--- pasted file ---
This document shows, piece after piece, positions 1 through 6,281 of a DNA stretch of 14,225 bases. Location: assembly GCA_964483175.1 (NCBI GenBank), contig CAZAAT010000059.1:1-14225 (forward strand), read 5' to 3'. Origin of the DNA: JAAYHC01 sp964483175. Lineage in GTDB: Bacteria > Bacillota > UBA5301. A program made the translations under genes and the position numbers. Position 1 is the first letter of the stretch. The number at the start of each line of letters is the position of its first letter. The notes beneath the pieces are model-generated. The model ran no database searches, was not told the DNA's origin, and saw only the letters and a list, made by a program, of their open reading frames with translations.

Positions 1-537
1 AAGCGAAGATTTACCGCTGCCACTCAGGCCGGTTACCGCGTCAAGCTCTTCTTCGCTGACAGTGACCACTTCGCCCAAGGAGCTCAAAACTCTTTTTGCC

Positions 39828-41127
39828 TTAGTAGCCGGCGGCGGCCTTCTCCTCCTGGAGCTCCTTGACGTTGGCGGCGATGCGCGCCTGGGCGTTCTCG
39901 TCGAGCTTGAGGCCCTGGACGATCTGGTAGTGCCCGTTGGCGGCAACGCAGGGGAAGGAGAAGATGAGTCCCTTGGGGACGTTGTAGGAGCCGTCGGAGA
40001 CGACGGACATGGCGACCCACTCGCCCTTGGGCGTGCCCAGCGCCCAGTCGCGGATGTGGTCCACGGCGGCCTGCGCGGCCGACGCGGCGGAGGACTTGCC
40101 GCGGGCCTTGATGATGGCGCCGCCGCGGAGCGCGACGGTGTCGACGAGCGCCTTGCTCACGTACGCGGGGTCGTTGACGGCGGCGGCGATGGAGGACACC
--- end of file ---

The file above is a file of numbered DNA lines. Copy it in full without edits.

This document shows, piece after piece, positions 1 through 6,281 of a DNA stretch of 14,225 bases. Location: assembly GCA_964483175.1 (NCBI GenBank), contig CAZAAT010000059.1:1-14225 (forward strand), read 5' to 3'. Origin of the DNA: JAAYHC01 sp964483175. Lineage in GTDB: Bacteria > Bacillota > UBA5301. A program made the translations under genes and the position numbers. Position 1 is the first letter of the stretch. The number at the start of each line of letters is the position of its first letter. The notes beneath the pieces are model-generated. The model ran no database searches, was not told the DNA's origin, and saw only the letters and a list, made by a program, of their open reading frames with translations.

Positions 1-537
1 AAGCGAAGATTTACCGCTGCCACTCAGGCCGGTTACCGCGTCAAGCTCTTCTTCGCTGACAGTGACCACTTCGCCCAAGGAGCTCAAAACTCTTTTTGCC

Positions 39828-41127
39828 TTAGTAGCCGGCGGCGGCCTTCTCCTCCTGGAGCTCCTTGACGTTGGCGGCGATGCGCGCCTGGGCGTTCTCG
39901 TCGAGCTTGAGGCCCTGGACGATCTGGTAGTGCCCGTTGGCGGCAACGCAGGGGAAGGAGAAGATGAGTCCCTTGGGGACGTTGTAGGAGCCGTCGGAGA
40001 CGACGGACATGGCGACCCACTCGCCCTTGGGCGTGCCCAGCGCCCAGTCGCGGATGTGGTCCACGGCGGCCTGCGCGGCCGACGCGGCGGAGGACTTGCC
40101 GCGGGCCTTGATGATGGCGCCGCCGCGGAGCGCGACGGTGTCGACGAGCGCCTTGCTCACGTACGCGGGGTCGTTGACGGCGGCGGCGATGGAGGACACC